What do you think of React Testing Library?

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I wrote React Testing Library about a year and a half ago because I was teaching testing workshops and I wasn't happy with enzyme. I felt like there was so much I had to tell people to not use in enzyme (like the API was some kind of mine field). So I created React Testing Library and I've been very happy with it.

I'd love to hear what others think. And have you had a chance to use any other members of the Testing Library Family, like DOM Testing Library, Cypress Testing Library, Vue Testing Library, etc? I'd love to hear your thoughts on that too!

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Happy to see you over here at dev.to! :) To be honest I'm still very unexperienced with testing. Should I do it with a test project first to get into it?

(Also a cool feature for dev.to would be to mark specific posts as discussions, I'd like to use dev.to as my blog on my website).

 

The #discuss tag is just for that!

#discuss

What color should the bike shed be?
 

We have some long overdue design improvements on the editor to help people select the right tags, so it's great to see this meta discussion help folks out.

Kent, between this and your other couple posts I think you're making really great use of the format of the site and look forward to more of this community-enabling content; using your de facto leadership role in JS/React to spark a lot of great discussions that have a bit more lasting value than a Twitter thread.

👏👏👏

Ben...what do you think about react testing library lmao

 
 

Should I do it with a test project first to get into it?

You could do that if you like. I think you'll find that it's pretty easy to get up and going though. You can even try it in the very same file that you're using enzyme in as well! So migrating is a pretty simple process.

 

I believe the #discuss tag is normally used for that. 😉

 

Can you exclude this tag when you want to fetch it via the articles endpoint?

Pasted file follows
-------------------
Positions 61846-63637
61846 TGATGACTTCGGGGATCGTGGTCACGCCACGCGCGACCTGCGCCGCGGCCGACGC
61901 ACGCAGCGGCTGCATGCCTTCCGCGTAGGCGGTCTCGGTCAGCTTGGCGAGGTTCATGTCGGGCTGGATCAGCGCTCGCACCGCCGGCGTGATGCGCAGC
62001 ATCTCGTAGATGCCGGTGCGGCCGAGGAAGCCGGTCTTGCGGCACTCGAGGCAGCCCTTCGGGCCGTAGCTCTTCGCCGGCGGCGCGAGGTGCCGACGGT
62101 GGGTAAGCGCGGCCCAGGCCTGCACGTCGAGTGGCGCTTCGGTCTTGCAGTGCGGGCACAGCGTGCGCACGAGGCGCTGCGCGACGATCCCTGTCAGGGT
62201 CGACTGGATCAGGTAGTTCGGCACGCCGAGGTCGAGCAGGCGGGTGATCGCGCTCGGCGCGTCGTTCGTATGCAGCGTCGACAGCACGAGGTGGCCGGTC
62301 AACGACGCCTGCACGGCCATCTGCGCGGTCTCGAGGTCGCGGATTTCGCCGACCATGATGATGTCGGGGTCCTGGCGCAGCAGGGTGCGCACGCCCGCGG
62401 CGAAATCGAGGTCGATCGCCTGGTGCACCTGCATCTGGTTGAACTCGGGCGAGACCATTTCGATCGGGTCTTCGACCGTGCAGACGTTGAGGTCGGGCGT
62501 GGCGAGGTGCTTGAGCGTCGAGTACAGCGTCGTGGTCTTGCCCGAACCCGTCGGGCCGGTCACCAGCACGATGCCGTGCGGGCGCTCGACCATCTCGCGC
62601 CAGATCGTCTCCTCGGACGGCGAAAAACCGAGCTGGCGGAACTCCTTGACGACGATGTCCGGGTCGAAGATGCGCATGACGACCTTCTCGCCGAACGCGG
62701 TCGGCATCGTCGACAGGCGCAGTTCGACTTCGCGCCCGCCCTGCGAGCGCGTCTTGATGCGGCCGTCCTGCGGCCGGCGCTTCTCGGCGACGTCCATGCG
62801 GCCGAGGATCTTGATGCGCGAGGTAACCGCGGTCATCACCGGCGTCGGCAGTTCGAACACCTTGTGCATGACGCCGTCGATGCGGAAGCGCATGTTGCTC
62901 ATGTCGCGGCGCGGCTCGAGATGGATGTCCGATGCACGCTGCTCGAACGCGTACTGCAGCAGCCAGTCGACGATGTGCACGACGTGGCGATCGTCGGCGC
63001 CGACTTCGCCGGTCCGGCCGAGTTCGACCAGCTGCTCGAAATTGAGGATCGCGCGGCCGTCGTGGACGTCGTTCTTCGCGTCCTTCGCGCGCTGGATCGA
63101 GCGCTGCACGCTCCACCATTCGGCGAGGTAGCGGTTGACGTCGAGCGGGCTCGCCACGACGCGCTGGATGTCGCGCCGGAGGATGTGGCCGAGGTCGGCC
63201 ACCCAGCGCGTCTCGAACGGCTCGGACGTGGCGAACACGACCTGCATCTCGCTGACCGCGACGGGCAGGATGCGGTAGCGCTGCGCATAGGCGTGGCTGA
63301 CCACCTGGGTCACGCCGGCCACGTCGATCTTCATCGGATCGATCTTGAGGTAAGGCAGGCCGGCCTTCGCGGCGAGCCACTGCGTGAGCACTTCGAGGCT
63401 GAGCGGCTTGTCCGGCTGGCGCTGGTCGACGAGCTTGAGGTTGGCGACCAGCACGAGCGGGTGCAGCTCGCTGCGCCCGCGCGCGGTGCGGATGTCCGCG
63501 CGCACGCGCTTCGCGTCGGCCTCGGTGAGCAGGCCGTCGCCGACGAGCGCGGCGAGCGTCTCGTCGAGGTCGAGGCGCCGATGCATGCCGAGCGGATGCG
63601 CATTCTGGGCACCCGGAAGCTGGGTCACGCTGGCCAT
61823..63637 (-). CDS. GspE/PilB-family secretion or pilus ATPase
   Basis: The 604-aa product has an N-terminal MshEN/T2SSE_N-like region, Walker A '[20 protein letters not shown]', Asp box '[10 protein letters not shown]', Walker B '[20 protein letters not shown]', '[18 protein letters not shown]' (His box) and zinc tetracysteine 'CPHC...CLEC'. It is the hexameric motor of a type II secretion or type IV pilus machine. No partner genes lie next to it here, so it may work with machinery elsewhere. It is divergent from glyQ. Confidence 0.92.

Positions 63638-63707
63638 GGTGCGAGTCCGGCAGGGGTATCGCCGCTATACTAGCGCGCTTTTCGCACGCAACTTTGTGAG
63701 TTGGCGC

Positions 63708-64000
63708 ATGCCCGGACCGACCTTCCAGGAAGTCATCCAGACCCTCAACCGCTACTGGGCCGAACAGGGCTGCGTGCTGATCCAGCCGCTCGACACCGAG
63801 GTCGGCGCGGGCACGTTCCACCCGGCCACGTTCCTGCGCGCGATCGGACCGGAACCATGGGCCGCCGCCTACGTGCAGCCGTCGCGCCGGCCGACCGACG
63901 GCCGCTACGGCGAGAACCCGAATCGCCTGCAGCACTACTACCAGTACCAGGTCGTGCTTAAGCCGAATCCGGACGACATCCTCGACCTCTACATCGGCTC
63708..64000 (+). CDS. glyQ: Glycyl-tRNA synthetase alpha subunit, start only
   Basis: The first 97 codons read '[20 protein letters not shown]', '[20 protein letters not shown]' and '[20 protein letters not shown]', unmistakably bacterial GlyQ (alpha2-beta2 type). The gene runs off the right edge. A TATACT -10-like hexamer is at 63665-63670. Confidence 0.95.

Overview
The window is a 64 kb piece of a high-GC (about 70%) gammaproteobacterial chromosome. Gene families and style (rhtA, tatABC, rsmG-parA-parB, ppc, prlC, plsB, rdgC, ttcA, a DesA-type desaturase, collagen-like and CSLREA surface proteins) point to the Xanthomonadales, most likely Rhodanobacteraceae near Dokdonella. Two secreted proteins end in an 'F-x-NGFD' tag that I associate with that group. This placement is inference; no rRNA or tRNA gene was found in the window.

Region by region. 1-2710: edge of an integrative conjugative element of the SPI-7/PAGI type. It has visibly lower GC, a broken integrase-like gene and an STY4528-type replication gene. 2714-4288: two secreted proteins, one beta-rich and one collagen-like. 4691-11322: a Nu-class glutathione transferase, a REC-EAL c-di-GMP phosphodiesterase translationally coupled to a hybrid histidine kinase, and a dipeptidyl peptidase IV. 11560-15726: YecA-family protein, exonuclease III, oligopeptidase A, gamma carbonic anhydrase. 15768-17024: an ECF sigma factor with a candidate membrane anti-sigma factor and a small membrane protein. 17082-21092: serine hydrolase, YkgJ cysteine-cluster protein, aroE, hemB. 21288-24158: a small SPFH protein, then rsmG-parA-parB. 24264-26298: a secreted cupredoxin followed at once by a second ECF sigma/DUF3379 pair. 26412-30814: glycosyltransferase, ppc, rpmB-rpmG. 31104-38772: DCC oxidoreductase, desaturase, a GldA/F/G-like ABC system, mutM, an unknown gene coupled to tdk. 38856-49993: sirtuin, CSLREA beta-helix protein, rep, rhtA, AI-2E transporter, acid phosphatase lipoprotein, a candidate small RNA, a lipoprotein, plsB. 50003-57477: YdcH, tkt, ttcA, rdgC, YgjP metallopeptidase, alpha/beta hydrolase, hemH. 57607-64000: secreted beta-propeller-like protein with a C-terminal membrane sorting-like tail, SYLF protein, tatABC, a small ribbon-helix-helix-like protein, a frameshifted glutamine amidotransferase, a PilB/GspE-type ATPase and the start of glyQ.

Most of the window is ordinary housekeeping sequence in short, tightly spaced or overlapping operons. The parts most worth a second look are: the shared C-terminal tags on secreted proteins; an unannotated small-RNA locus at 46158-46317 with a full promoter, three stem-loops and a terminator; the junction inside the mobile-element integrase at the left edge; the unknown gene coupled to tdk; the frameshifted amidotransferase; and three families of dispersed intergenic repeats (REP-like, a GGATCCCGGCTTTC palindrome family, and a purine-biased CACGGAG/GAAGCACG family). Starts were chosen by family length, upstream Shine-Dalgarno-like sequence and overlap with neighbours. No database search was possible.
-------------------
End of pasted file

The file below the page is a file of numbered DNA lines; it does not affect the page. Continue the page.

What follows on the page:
I'd like to integrate dev.to into my website instead of medium but wouldn't like to see my discussion posts in there. :)

Sure could filter out on my side, but that would break the pagination.

Not sure. I haven't used the API yet. Maybe the docs can provide you a hint. 👌

@bdbch if you're just trying to page through your own articles, you can probably just pull in the whole dang list and do whatever sorting and paging you want on the client. You'd have to write a ton of articles for that to be a problem. Different story if you're pulling more that just your own, but in that case you'll probably have a more specific query anyway

Thats true, guess thats the best way to go from here on! :)

 

Overall I think it's great and solves many of the issues with enzyme.

My favorite parts are:

  1. It prevents you from accessing the instance. This is the most common testing mistake I see in the code bases I work on-- calling .instance() and then directly invoking an internal method for testing.

  2. It prevents you from querying by the component name, e.g. expect(wrapper.find(MyComponent)).toEqual(...). This is especially an issue when writing integration tests with enzyme, as the component structure is really just an implementation detail at that point. I think static rendering (render()) might be a better option, but most people just seem to use mount. In any case, that leads to my next point:

  3. Much smaller, simpler API. Enzyme provides so much functionality that it can be really hard to figure out the right approach for a given situation. Even worse is that much of the functionality can lead to really brittle tests. There's just a lot less decision making with RTL.

 

RTL doesn't prevent you from accessing the instance since it's still possible to get the instance by

const ref = React.createRef();
const testUtils = render(<ClassComponent ref={ref} />;
const instance = ref.current;

The fact that RTL does not provide an instance() API certainly does discourage accessing the instance though, and I agree with that. I also agree with all your parts.

 
 

I'll start. I love it! It enables me to write tests that resemble the way my software is used which gives me more confidence and makes tests easier to write (and read). I only need to change my tests when I actually change my app's behavior, and my tests actually help me catch bugs. Also, the fact that I don't have to change my tests as I refactor to hooks (and it handles the act() calls for me) is fantastic.

 

Super awesome to see you posting on dev.to!!!! :)

 

We picked up React Testing Library when we made the jump to React Hooks and were looking for a testing platform that supported it (enzyme did not). In the process we found that with RTL we could write better integration style tests with fewer test files and better code coverage.

Personally, I love the ideology behind RTL. Forcing your tests to interact with the DOM the way your users will makes the tests far more robust and descriptive and promotes much more expressive UI design.

As a side note, I love the updates that I have been seeing to RTL and the surrounding libraries. Great job!

 

I love the ideology behind RTL...

I love the updates...

That's great to hear!